Johnson has not played since the U.S. Open, where he led by four shots at the halfway point and eventually finished third. He has three top-10 finishes in nine Open appearances, notably a T-2 finish at Royal St. George's in 2011.
Johnson opened as a 12/1 favorite when the Westgate Las Vegas Superbook first published odds for Carnoustie after the U.S. Open, and he remains at that number with the first round just three days away.
Here's a look at the latest odds on some of the other top contenders, according to the Westgate:
12/1: Dustin Johnson
16/1: Rory McIlroy, Rickie Fowler, Justin Rose
20/1: Jordan Spieth, Justin Thomas, Tommy Fleetwood, Brooks Koepka, Jon Rahm
25/1: Jason Day, Henrik Stenson, Tiger Woods
30/1: Sergio Garcia, Francesco Molinari, Paul Casey, Alex Noren, Patrick Reed
40/1: Hideki Matsuyama, Marc Leishman, Branden Grace, Tyrrell Hatton
50/1: Phil Mickelson, Ian Poulter, Matthew Fitzpatrick
60/1: Russell Knox, Louis Oosthuizen, Matt Kuchar, Bryson DeChambeau, Zach Johnson, Tony Finau, Bubba Watson
80/1: Lee Westwood, Adam Scott, Patrick Cantlay, Rafael Cabrera-Bello, Thomas Pieters, Xander Schauffele
100/1: Shane Lowry, Webb Simpson, Brandt Snedeker, Ryan Fox, Thorbjorn Olesen
Woods needs top-10 at Open to qualify for WGC
If Tiger Woods is going to qualify for the final WGC-Bridgestone Invitational at Firestone Country Club, he'll need to do something he hasn't done in five years this week at The Open.
Woods has won eight times at Firestone, including his most recent PGA Tour victory in 2013, and has openly stated that he would like to qualify for the no-cut event in Akron before it shifts to Memphis next year. But in order to do so, Woods will need to move into the top 50 in the Official World Golf Ranking after this week's event at Carnoustie.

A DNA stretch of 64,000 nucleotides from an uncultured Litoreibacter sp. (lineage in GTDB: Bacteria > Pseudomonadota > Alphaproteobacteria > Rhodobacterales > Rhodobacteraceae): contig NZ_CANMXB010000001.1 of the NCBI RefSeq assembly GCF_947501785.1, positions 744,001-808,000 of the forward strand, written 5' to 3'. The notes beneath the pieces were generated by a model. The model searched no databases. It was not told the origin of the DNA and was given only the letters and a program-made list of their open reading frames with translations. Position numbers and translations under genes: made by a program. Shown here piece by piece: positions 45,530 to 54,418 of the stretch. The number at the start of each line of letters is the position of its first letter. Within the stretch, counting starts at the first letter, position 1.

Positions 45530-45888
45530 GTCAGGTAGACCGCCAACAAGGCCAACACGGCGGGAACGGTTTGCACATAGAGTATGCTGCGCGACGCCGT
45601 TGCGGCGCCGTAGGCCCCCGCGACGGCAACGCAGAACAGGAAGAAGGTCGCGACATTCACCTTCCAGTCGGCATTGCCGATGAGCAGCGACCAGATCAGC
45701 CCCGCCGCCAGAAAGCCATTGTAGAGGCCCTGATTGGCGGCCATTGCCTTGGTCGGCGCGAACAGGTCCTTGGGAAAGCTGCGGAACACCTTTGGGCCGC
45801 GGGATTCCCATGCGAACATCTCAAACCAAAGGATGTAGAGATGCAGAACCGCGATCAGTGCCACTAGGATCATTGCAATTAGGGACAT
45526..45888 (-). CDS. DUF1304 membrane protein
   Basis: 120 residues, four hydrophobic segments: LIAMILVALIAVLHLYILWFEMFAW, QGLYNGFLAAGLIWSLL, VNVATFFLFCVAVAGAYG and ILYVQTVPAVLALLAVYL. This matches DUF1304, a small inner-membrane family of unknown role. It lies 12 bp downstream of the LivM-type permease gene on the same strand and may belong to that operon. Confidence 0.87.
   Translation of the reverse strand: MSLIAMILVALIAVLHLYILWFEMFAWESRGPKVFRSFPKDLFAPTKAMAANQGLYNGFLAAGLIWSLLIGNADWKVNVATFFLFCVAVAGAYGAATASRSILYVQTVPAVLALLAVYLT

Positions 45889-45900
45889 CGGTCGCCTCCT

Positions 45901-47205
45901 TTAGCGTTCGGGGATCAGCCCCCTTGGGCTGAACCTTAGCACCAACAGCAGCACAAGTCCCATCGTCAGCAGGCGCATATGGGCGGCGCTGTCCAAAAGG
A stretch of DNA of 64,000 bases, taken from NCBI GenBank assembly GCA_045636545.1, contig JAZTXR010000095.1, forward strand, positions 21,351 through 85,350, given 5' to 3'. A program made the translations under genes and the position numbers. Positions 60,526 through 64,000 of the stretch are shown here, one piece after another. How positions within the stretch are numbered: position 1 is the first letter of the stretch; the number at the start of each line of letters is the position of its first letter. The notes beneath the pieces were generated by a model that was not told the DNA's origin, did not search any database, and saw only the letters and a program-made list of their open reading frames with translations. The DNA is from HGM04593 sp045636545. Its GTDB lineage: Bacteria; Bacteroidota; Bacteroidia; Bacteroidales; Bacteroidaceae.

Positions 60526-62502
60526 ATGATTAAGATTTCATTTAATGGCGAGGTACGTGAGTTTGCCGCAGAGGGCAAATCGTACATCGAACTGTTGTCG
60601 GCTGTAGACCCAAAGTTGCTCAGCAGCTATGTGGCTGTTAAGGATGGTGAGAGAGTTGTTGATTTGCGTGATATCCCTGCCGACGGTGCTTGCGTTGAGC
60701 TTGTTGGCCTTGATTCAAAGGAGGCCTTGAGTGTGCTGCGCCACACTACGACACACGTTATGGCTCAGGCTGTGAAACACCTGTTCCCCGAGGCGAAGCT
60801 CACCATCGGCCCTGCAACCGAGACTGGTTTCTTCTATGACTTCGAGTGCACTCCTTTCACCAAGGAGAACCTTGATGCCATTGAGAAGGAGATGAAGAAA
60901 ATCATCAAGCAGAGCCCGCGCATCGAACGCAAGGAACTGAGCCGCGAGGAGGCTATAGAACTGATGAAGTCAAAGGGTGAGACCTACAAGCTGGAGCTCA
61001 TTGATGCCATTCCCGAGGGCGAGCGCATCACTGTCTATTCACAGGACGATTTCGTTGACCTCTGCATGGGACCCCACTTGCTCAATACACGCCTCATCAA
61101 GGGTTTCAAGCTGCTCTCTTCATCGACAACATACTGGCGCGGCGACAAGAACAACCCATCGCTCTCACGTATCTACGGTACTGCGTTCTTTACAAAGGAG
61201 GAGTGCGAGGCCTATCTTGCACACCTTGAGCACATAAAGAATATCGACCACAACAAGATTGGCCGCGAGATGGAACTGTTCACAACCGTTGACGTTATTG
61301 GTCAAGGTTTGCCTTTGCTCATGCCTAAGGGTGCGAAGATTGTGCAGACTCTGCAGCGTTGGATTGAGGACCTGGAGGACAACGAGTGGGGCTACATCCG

Woods is currently ranked No. 71 in the world, down two spots from last week, and based on projections it means that he'll need to finish no worse than a tie for eighth to have a chance of cracking the top 50. Woods' last top-10 finish at a major came at the 2013 Open at Muirfield, where he tied for sixth.
There are actually two OWGR cutoffs for the Bridgestone, July 23 and July 30. That means that Woods could theoretically still add a start at next week's RBC Canadian Open to chase a spot in the top 50, but he has said on multiple occasions that this week will be his last start of the month. The WGC-Bridgestone Invitational will be played Aug. 2-5.
There wasn't much movement in the world rankings last week, with the top 10 staying the same heading into the season's third major. Dustin Johnson remains world No. 1, followed by Justin Thomas, Justin Rose, Brooks Koepka and Jon Rahm. Defending Open champ Jordan Spieth is ranked sixth, with Rickie Fowler, Rory McIlroy, Jason Day and Tommy Fleetwood rounding out the top 10.
Despite taking the week off, Sweden's Alex Noren moved up three spots from No. 14 to No. 11, passing Patrick Reed, Bubba Watson and Paul Casey.
John Deere Classic champ Michael Kim went from No. 473 to No. 215 in the latest rankings, while South African Brandon Stone jumped from 371st to 110th with his win at the Scottish Open.
Spieth takes familiar break ahead of Open defense
CARNOUSTIE, Scotland – As his title chances seemed to be slipping away during the final round of last year’s Open Championship, Jordan Spieth’s caddie took a moment to remind him who he was.
Following a bogey at No. 13, Michael Greller referenced a recent vacation he’d taken to Mexico where he’d spent time with Michael Phelps and Michael Jordan and why he deserved to be among that group of singular athletes.
Spieth, who won last year’s Open, decided to continue the tradition, spending time in Cabo again before this week’s championship.
“I kind of went through the same schedule,” Spieth said on Monday at Carnoustie. “It was nice to have a little vacation.”
Spieth hasn’t played since the Travelers Championship; instead he attended the Special Olympics USA Games earlier this month in Seattle with his sister. It was Spieth’s first time back to the Pacific Northwest since he won the 2015 U.S. Open.
“I went out to Chambers Bay with [Greller],” Spieth said. “We kind of walked down the 18th hole. It was cool reliving those memories.”
But most of all Spieth said he needed a break after a particularly tough season.
“I had the itch to get back to it after a couple weeks of not really working,” he said. “It was nice to kind of have that itch to get back.”